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On November 4, 1999, about 1000 Pacific standard time, a Kaman K-1200, N164KA, registered to Long-Line Leasing, LLC, and operated by Mountain West Helicopters, LLC, of Orem, Utah, sustained substantial damage subsequent to a sudden loss of rotor R.P.M. and forced landing. The helicopter was conducting long-line logging operations under the provisions of Tite 14 CFR Part 133 near Emida, Idaho. Visual meteorological conditions prevailed and a company flight plan was filed for the local flight. The commercial pilot, the sole occupant of the helicopter, was not injured. The helicopter had just released a load of logs and was departing the landing area when the accident occurred. There was no report of fire or ELT actuation. The helicopter had been operating in the area for approximately 2 hours prior to the accident.
In a written report, the pilot stated that he had just released a load of logs and was climbing out of the landing area. He stated that the helicopter was in a right turn at an airspeed less than 10 knots, and a power setting of approximately 45 pounds per square inch (P.S.I.). Shortly thereafter, about 200-250 feet above ground level (AGL), the aircraft experienced "a mechanical anomaly that resulted in a very sudden loss of power, rotor R.P.M. [revolutions per minute] and altitude", accompanied by a change in engine noise. The pilot initiated a forced landing to a nearby service road.
The helicopter was manufactured by Kaman Aerospace Corporation of Bloomfield, Connecticut, and was issued a normal category airworthiness certificate on June 10, 1997. Maintenance records indicated the aircraft's last inspection, a zone 3 progressive inspection, was completed on November 1, 1999. The helicopter's total time at inspection was 5,072.1 hours. Maintenance records also indicated that the helicopter's clutch assembly was replaced with a new clutch assembly on September 24, 1999, approximately 41 days prior to the accident. The logbook entry, corresponding to the maintenance, indicated that the clutch was replaced secondary to possible "clutch slippage" that was reported by the pilot. At the time of the accident, the helicopter had accumulated approximately 5,084.9 hours total time. The clutch assembly in the accident helicopter had accumulated approximately 253 hours total time since replacement.
WRECKAGE AND IMPACT DAMAGE
Personnel from the Federal Aviation Administration (FAA), Flight Standards District Office in Spokane, Washington, conducted the post-accident inspection of the helicopter. The inspectors reported that the helicopter impacted terrain in a relatively level flight attitude and came to rest on a logging service road. Ground impact damage was reported to the helicopter's fuselage, horizontal stabilizer, right and left vertical fins (reference photograph 1A). The helicopter's main landing gear and nose gear were collapsed. The main rotor blades were intact and there was no evidence of a main rotor blade strike. Further examination by FAA inspectors revealed that the splined engine adapter, part number K-974182-001, and the engine adapter bolt, part number K974179-011, were fractured at approximately mid-shank (reference photograph 1B).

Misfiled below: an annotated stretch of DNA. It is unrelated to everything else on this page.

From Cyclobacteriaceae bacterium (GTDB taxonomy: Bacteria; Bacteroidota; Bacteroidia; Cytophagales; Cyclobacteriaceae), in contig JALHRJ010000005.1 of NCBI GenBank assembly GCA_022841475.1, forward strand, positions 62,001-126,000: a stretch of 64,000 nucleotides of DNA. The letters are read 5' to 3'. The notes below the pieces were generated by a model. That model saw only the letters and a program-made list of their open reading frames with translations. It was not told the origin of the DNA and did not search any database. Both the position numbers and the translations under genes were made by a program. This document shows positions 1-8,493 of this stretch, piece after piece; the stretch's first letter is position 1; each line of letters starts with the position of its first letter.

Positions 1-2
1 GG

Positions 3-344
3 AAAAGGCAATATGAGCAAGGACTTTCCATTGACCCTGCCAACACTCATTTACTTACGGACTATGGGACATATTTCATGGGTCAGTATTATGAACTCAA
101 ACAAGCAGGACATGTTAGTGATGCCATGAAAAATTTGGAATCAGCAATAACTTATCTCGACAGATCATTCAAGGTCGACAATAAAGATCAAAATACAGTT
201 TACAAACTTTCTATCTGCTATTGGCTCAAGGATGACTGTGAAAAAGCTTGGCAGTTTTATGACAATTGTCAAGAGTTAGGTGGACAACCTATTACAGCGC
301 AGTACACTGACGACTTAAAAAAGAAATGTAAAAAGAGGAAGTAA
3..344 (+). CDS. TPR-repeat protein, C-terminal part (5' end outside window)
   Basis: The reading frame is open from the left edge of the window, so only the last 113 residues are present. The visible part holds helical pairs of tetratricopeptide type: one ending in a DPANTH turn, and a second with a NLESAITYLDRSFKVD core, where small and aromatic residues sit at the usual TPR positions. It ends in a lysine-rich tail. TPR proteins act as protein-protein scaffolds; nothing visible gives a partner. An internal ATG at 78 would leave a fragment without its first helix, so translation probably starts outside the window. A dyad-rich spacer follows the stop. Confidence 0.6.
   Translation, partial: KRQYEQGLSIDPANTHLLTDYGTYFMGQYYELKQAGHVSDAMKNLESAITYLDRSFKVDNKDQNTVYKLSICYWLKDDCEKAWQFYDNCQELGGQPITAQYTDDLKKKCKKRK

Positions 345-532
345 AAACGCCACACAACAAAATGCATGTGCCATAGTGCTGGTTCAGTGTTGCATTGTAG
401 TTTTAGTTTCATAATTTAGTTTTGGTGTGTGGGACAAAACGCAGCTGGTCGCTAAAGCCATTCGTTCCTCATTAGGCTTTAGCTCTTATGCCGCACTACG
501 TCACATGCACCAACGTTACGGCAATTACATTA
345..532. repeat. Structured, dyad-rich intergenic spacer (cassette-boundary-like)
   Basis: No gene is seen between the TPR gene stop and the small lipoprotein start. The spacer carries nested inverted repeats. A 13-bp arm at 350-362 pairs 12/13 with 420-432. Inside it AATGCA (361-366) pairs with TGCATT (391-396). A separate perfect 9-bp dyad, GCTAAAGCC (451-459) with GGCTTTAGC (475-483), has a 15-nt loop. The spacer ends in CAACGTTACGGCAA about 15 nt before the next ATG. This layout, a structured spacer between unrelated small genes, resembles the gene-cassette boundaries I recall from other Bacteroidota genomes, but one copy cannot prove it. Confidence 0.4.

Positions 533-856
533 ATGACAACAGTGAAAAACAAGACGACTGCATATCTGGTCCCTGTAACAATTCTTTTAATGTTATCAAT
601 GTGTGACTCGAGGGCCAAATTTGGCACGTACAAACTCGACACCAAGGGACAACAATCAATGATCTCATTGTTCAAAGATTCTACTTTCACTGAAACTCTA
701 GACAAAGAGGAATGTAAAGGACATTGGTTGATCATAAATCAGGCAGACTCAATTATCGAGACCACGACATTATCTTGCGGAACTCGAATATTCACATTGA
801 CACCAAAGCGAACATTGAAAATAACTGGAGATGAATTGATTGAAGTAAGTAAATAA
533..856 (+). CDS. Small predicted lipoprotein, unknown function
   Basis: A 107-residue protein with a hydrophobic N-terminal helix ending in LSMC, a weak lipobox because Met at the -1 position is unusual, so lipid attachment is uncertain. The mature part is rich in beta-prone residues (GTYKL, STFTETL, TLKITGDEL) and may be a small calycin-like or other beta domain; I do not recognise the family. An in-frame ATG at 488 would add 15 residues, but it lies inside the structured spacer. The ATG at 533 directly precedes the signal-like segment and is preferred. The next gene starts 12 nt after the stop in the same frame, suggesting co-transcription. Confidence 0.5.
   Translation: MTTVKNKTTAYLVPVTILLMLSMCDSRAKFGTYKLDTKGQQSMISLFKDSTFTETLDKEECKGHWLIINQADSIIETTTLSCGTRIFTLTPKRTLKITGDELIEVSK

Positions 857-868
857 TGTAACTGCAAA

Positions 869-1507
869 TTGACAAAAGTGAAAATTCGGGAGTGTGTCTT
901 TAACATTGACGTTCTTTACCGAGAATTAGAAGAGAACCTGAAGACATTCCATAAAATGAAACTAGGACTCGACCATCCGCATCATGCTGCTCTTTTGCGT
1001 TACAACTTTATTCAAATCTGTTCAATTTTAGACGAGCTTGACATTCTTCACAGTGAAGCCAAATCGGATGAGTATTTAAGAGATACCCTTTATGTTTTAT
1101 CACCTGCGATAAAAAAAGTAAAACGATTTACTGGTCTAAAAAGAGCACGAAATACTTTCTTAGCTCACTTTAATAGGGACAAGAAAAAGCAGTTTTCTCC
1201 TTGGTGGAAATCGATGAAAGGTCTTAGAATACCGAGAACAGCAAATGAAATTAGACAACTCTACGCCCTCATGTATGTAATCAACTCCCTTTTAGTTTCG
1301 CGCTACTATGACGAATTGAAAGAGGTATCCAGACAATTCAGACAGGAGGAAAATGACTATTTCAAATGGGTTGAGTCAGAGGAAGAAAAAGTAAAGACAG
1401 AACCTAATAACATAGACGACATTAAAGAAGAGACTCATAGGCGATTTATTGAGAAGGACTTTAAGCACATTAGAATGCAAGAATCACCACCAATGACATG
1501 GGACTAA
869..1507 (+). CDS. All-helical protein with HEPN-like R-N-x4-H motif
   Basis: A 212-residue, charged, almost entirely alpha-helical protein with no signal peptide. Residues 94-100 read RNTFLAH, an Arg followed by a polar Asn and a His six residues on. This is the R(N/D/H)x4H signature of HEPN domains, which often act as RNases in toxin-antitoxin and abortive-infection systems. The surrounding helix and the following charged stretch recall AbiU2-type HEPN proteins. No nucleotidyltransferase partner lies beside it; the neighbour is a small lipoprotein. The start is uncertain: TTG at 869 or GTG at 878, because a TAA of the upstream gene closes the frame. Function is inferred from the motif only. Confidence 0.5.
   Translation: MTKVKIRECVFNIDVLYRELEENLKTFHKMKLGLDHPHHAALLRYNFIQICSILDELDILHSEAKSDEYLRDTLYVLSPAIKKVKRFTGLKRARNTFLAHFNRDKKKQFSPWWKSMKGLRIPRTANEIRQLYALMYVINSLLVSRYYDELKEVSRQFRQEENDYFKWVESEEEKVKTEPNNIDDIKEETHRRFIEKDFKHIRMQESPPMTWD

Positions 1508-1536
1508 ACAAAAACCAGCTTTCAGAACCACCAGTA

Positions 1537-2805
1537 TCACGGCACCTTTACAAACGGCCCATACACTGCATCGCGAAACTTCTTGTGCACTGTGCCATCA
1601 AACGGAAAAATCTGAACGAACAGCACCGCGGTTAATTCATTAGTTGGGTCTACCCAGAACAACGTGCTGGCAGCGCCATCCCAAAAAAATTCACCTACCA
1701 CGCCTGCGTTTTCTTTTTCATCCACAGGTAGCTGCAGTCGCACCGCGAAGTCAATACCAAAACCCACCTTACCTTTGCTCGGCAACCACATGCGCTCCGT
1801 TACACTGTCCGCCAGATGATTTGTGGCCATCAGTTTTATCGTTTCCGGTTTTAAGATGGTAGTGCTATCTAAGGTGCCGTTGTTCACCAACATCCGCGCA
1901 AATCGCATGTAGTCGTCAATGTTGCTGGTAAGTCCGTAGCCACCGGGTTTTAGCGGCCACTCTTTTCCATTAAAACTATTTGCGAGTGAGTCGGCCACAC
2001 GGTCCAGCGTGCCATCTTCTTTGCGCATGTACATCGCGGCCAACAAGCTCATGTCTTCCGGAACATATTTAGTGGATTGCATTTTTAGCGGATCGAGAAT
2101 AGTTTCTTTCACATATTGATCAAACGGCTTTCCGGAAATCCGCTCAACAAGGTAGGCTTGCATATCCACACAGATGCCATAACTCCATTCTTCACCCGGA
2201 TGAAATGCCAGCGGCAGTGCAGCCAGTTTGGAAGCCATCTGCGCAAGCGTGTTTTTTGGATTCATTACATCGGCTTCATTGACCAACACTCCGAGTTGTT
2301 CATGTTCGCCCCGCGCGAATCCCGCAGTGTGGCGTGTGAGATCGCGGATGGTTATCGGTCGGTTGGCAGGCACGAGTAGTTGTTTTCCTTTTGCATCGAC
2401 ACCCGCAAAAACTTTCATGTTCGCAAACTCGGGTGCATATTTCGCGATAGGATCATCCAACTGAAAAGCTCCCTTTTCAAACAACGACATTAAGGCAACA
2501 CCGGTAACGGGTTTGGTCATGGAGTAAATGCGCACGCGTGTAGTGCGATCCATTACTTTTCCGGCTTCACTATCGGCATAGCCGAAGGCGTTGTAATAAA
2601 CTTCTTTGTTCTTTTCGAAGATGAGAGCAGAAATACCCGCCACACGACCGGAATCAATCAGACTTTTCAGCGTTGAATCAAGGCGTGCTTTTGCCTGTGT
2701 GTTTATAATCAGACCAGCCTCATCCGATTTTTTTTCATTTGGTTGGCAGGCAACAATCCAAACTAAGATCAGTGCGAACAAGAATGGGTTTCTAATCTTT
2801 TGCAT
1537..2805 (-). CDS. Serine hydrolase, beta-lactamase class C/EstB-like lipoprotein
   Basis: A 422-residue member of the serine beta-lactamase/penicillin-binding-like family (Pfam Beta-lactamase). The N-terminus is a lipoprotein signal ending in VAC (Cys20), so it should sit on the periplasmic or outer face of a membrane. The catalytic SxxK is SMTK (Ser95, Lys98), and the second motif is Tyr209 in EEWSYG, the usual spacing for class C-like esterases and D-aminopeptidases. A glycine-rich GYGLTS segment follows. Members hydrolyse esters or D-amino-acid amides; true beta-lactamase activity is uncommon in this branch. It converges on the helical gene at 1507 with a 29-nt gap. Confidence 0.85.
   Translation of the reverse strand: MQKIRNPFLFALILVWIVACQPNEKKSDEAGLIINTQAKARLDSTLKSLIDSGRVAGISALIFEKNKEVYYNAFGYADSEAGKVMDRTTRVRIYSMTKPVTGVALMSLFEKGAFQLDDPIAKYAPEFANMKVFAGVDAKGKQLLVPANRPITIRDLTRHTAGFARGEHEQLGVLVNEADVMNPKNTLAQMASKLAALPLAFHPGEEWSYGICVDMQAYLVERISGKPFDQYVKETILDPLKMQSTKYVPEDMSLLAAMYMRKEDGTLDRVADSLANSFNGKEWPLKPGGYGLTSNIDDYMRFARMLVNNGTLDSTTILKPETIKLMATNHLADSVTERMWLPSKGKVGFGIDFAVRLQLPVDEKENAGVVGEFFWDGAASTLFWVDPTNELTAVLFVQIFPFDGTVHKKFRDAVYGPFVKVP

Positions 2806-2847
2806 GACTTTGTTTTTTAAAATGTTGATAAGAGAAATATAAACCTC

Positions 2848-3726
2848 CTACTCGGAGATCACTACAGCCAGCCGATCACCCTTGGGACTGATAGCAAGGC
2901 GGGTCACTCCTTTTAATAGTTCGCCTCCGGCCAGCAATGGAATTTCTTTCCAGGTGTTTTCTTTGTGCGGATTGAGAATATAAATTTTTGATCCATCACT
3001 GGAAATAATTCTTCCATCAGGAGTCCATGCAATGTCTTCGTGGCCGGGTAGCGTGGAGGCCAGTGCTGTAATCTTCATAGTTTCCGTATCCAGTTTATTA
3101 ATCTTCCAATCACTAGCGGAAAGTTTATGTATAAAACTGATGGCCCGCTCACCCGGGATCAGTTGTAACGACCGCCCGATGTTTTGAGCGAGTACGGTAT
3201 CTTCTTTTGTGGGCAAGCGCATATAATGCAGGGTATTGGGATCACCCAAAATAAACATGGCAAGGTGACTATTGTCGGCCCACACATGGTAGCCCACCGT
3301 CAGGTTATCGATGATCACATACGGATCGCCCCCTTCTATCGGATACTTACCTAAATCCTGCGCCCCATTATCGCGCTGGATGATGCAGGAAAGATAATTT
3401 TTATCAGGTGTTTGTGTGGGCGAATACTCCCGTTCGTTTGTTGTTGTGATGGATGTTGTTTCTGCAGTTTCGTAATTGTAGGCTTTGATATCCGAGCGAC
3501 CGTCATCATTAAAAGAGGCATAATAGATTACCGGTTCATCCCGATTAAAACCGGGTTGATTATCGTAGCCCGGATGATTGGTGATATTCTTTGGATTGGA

At the conclusion of the on-site investigation, the helicopter was transported to Timber Choppers, Incorporated, Bonners Ferry, Idaho. The helicopter's clutch assembly was shipped to Kaman Aerospace Corporation, Bloomfield, Connecticut. The fractured engine adapter was shipped to the NTSB materials laboratory in Washington, D.C., and the helicopter's engine and engine accessory were shipped to Honeywell Product Safety, Phoenix, Arizona, for inspection and testing.
TESTS AND RESEARCH
On November 23, 1999, representatives from Kaman Aerospace and the Boston, MA, FAA Aircraft Certification Office inspected the helicopter's freewheeling sprag clutch assembly. The assembly consists of an input pinion, center input shaft, and sprag assembly. Examination of the sprag assembly revealed that both inner and outer surfaces of the individual sprags were badly damaged and showed signs of smearing, non-uniform wear and cam deformation. Inspection of the center input shaft revealed similar findings. Heavy wear, scrubbing and distortion of the shaft's surface materials were noted. The bevel input pinion, the sprags outer race, also showed signs of heavy wear, to include scuffing, smearing and surface distortion.
A Senior Metallurgist from the NTSB Materials Laboratory examined the fractured engine adapter (Materials Laboratory Factual Report No. 99-243, attached). Microscopic examination of the fracture faces revealed "a circumferential fracture pattern consistent with predominately torsional overstress separation." The report also indicated that "the direction of the shear dimples was consistent with the engine side of the adapter overtorquing the drive shaft side."
Post-accident inspection and test run of the turbine engine revealed the following: The gas generator rotated freely and continuity was established between the spool and accessory drive train. The power turbine also rotated freely and continuity was confirmed between the spool and accessory drive train. Following a visual inspection of the engine, a normal engine start was conducted and no anomalies were noted. Subsequent to the start, normal engine operations at ground idle, flight idle and takeoff power settings were verified (reference attached report dated February 11, 2000).
The NTSB did not retain possession of the airframe, which was transported to Timber Coppers, Inc, Bonners Ferry, Idaho. The helicopter's transmission assembly, engine adaptor and turbine engine were retained for further inspection and testing. At the conclusion of testing, the engine, transmission and sub components were released to PAC Northwest, Inc, and Mountain West Helicopters, LLC, (release forms attached).